Dove didn’t mean to be queen. That was supposed to be Sarai’s job; Sarai was much better at being the beautiful butterfly, the one everyone looked at. Dove liked being a moth, sitting at the side where people weren’t looking and seeing the things they didn’t. Ever since she found out about the conspiracy, she had been looking forward to being behind the scenes, figuring out how to make Sarai do what was necessary, and using her sister’s influence to get herself married to a man with an observatory.
She had woken up more than once cursing Zaimid’s name and had only gradually weaned herself off the habit. Don’t hate Zaimid, she told herself, over and over again. You can’t hate Zaimid, because his name is too hard to remember.
Eventually, she managed to forget it; and when she finally started getting letters from Sarai, she was over the impulse.
She rewarded herself for that by adding an observatory to the university she was building. A university was important, she informed her council. Education was the way forward, and they’d start by giving the raka a chance to be just as scholarly as the luarin. What she hadn’t told them, what she left for them to work out for themselves after they accepted the idea wholeheartedly, was that the raka didn’t have anyone qualified to be a professor. If they wanted a university, they would have to have luarin professors.
It wouldn’t work out well for the first class. Dove knew that. She knew the students would terrorize their professors and the professors would retaliate by failing all the raka students. That would happen whatever Dove did. The important thing was that they all have an observatory, where everyone could go and look at the stars where there were no raka and no luarin and when they finally dragged their eyes back to earth, they would be too star-dazzled to see skin color in the dark.
It would have worked beautifully if Kyprioth hadn’t thought it was funny to change the colors of the stars over the Yamani Islands. Only over the Yamani Islands. Dove could have throttled him, if he had showed up for it. Instead, she took Aly to task. Aly had some sort of connection with him. Dove didn’t expect it to do any good - no one summoned Kyprioth - but Aly might bring it up next time he stopped by to season her yoghurt with peppers.
But he did stop by to see her, as it turned out. Dove was sitting late at her desk, her head propped on her hand because she couldn’t persuade herself to hold it up by herself anymore, and she was writing even though her other hand cramped.
“Go to sleep,” Kyprioth said. Dove looked up and raised one eyebrow, a trick she had learned from Aly, who may well have learned it from Kyprioth.
“It’s lovely to see you too, my lord,” she said. Kyprioth pulled a face, and Dove ignored him as he complained. She went back to her work, keeping one hand carefully over the stack of documents at her side in hopes that that would keep her god from altering them as said god complained about people toadying him.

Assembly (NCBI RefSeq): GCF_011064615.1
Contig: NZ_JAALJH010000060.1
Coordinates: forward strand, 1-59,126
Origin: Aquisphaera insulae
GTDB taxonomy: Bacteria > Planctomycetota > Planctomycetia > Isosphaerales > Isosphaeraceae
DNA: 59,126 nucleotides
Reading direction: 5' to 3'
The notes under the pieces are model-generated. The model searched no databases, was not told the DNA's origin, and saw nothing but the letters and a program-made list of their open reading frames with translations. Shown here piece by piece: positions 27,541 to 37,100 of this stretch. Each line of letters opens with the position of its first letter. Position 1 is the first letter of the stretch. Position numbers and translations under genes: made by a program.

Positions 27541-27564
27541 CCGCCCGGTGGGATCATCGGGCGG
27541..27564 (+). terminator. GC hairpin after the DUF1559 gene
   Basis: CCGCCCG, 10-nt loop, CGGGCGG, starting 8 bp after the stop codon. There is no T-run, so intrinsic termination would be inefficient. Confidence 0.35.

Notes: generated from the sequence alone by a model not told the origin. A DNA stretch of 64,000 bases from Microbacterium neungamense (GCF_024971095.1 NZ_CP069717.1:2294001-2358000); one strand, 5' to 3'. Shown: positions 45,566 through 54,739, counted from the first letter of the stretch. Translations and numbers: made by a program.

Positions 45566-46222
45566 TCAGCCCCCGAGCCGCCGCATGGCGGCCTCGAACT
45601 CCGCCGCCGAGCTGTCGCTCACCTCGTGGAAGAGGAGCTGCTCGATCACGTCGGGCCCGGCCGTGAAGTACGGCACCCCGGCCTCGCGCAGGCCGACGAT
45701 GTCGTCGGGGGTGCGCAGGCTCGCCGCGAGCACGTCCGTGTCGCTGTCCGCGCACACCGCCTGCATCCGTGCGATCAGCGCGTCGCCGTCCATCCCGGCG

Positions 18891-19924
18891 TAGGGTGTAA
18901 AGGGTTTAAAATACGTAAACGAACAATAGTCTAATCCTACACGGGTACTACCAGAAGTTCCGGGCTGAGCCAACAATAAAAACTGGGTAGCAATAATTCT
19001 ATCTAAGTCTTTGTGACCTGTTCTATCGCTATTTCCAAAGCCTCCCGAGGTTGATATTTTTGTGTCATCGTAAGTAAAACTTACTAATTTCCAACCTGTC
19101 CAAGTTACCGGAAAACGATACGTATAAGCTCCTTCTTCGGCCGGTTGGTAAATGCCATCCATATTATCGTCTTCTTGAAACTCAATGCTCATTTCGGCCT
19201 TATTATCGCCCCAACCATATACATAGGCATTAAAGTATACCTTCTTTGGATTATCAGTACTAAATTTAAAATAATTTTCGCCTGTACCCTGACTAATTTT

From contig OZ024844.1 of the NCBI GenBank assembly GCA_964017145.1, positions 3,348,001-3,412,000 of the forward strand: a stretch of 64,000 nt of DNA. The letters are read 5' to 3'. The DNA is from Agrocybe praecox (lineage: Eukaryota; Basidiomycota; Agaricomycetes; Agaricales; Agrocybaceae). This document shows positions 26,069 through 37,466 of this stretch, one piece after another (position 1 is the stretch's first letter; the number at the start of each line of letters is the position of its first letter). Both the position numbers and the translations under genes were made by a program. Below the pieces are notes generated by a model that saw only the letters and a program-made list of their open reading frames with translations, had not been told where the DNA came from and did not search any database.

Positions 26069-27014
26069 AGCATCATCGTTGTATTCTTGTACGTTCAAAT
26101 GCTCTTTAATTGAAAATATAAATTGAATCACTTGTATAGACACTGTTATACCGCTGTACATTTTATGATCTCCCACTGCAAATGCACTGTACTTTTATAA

“Are you even listening to me?” he demanded.
Dove turned her head on its side and gave him the most innocent look she had learned from Sarai. “Of course I listen to you; you’re the god I serve,” she said. She tried not to react as his face twisted from disgust to puzzlement to disbelief.
“You’re doing that on purpose,” he said. Dove smiled at him. So he could learn. She had been proving for a long time that she could, and she was proving it every day; they might be able to make this work.
“Is this another joke of yours?” she asked. “Putting the drab and logical sister on the throne of the Trickster’s kingdom?”
Kyprioth huffed. “I didn’t plan for Sarai to run away.”
“So Aly said. I didn’t believe her.”
“You don’t believe anyone.”
“I rule a kingdom of liars. Badly.”
“Not so badly,” he said. Dove raised both eyebrows this time. “Well, you try, which is more than its kings used to do. If you’d let it, you’d find this kingdom runs itself. It’s gotten in the habit.”
“It’d run itself right over a cliff,” Dove muttered. “Look, lord, it’s lovely chatting with you, but I have work to do. Maybe in the morning? You could dress up as the servant come to give me my breakfast?”
Kyprioth slammed his hand onto the stack of papers. If she hadn’t had hers there, they would have scattered everywhere. As it was, her hand stung from the impact of all of his rings. “I said go to sleep,” he said. “Don’t you listen to me?”
“Not when there’s work to be done,” said Dove. “Tricksters aren’t notorious for understanding that.”
“The work will be done,” Kyprioth said. “Go to sleep. I just got a queen, I’m not going to lose her because she won’t take care of herself.”
She looked at him for a moment. It was hard to look a god in the eye, though, and Kyprioth still had a way of sliding out of view if you tried to pin him down. She found himself staring at his nose. When he noticed, it got markedly more bulbous.
“Go, before I make you,” Kyprioth said.
Dove stood up, because one thing she had learned was that a queen never, ever let anyone make her do anything. She looked away from Kyprioth, but not before she caught a flash of confusion in his face - not his eyes, where she might be looking, but in the pull of skin around his jaw. He didn’t know what to do with her, either. They were both learning. Dove was good at learning.
But he was still there when she had slid under the covers. He stayed to blow out the candles, and she spent several light-blind minutes in the dark wondering if he had left yet and thinking longingly of the stars she had given up for him.
“You’re mine,” he said from the darkness. “Nothing of mine is drab.”